On their debut album, Cambridge’s own Furvis does not surprise, but often delights. These kids played together for seven-plus years before being featured at this November’s CMJ Boston Music Showcase, and they have used that time to hone their craft; Carpé Carpet (The Soft Explosion) does not sound like the first LP from four guys just over the drinking age. Instead of experimenting in all different directions, Furvis has mostly stayed true and refined their indie sound well, but when they swerve into the alt-blues arena, the band and the album suffer.
Carpé Carpet is strongest in its first half, where it sticks to indie-pop & indie-rock. These guys know just how to use their guitars, not only the sound they create, but how they use that sound. Emulating Pavement or Wilco, Furvis varies their guitar rhythms in each song, to make the tunes feel more a journey than a riff. At their finest, such as on the single-worthy "Take Me Back," or the following "Julius" and "All Now," the guitars, rhythm, melodies and vocals match up into personal-yet-catchy songs that really gets a hold on the listener.
Unfortunately, "All Now" is also where Furvis begins to explore a more alt-blues character, which delivers diminishing results. The two tracks that follow are good-but-not-great, and the later, "Act Your Age," is the first song on the album to display of some of the unoriginality that plagues most of the latter half of the record. Except for the fun alt-country "Soldier Blue," the second half of Carpé Carpet is a collection of unremarkable, too-long, alt-blues downbeats. There are also times when they over-vary their guitar rhythms, such as in the should-have-been-great "What A Thrill." And Michael Ian Cummings’ vocals, which had felt so melodic and private earlier on the record, veer on the whiney when they don’t have the strong guitar rhythm and tones to back them up.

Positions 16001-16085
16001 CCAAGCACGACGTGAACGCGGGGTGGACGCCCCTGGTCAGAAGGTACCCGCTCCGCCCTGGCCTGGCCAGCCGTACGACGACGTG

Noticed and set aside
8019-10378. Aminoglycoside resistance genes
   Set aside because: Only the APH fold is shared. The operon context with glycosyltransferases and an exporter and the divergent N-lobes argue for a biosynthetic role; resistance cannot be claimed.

Furvis is a band that could actually do with less experimentation. When they stick to their indie guitars, they craft the kind of intimate rock that can never be played out. But when they swing over into real alt-blues, they create some dragging road music that doesn’t feel like it’s going anywhere (and getting there ain’t half the fun). Carpé Carpet (The Soft Explosion) has some real gems and could point to a bright future, if Furvis goes a little less "Carpé" and a little more "Explosion."